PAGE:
Trade Bloc

A trade bloc is an agreement between countries intended to reduce or remove barriers to trade within member countries. It is a type of intergovernmental agreement, often part of a regional intergovernmental organization, where barriers to trade (tariffs and others) are reduced or eliminated among the participating states. A regional trading bloc is a group of countries within a geographical region that protect themselves from imports from non-members. It is a type of intergovernmental agreement, often part of a regional intergovernmental organization, where regional barriers to international trade, are reduced or eliminated among the participating states, allowing them to trade with each other as easily as possible.

Trading blocs are a form of economic integration, and increasingly shape the pattern of world trade. There are several types of trading bloc:

  • Free Trade Area – Members agree to reduce or abolish trade barriers such as tariffs and quotas between themselves. For example, the North American Free Trade Agreement (NAFTA) between the USA, Canada & Mexico created a free trade area.
  • Customs Union – Countries that belong to customs unions agree to reduce or abolish trade barriers between themselves and agree to establish common tariffs and quotas with respect to outsiders.
  • Common Market – This is a customs union in which the members also agree to reduce restrictions on the movement of factors of production – such as people and finance – as well as reducing barriers to the sale of goods. For example, no permits are required to work in another member country.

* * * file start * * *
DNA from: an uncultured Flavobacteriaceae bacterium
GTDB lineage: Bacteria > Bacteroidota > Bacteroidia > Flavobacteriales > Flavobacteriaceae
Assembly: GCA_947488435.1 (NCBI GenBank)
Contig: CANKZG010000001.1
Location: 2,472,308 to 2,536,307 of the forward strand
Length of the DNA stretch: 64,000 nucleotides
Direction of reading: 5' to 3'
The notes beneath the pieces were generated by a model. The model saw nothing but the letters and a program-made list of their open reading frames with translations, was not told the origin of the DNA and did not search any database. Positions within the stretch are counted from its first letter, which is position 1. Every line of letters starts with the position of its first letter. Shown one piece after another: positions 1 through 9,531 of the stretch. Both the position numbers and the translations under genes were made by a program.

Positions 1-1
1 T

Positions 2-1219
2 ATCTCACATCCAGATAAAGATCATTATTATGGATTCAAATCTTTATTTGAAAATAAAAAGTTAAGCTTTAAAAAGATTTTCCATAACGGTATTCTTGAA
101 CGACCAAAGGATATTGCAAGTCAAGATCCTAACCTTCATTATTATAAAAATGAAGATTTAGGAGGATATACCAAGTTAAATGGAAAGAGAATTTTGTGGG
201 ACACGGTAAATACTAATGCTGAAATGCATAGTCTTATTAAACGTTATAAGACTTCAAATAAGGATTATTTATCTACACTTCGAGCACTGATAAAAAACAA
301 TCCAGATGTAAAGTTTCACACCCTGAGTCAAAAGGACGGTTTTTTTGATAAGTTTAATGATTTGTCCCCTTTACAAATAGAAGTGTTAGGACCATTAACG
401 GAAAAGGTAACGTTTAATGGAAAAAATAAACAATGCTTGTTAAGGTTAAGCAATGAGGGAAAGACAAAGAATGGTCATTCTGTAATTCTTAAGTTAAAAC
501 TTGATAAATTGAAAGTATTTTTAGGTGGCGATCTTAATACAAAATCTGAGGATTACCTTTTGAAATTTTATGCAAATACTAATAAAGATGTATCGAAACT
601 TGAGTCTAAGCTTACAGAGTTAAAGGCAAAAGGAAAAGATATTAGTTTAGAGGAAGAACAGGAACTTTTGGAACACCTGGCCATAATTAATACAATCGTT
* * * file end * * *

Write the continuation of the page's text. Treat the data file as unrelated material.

• Economic Union – A common market that is taken further by agreeing to establish common economic policies on such things as taxation and interest rates and, even, a common currency. For example, the European Union is an economic union.

So, a trading bloc is a formal agreement between two or more regional countries that remove trade barriers between the countries in the agreement while keeping trade barriers for other countries. Trade blocs can be stand-alone agreements between several states (such as the North American Free Trade Agreement) or part of a regional organization (such as the European Union). Depending on the level of economic integration, trade blocs can be classified as preferential trading areas, free-trade areas, customs unions, common markets, or economic and monetary unions.

The most significant trading blocs currently are:

  • European Union (EU) – a customs union, a single market and now with a single currency
  • European Free Trade Area (EFTA)
  • North American Free Trade Agreement (NAFTA) between the USA, Canada, and Mexico
  • Mercosur – a customs union between Brazil, Argentina, Uruguay, Paraguay, and Venezuela
  • Association of Southeast Asian Nations (ASEAN) Free Trade Area (AFTA)
  • Common Market of Eastern and Southern Africa (COMESA)
  • South Asian Free Trade Area (SAFTA) created in 2006 with countries such as India and Pakistan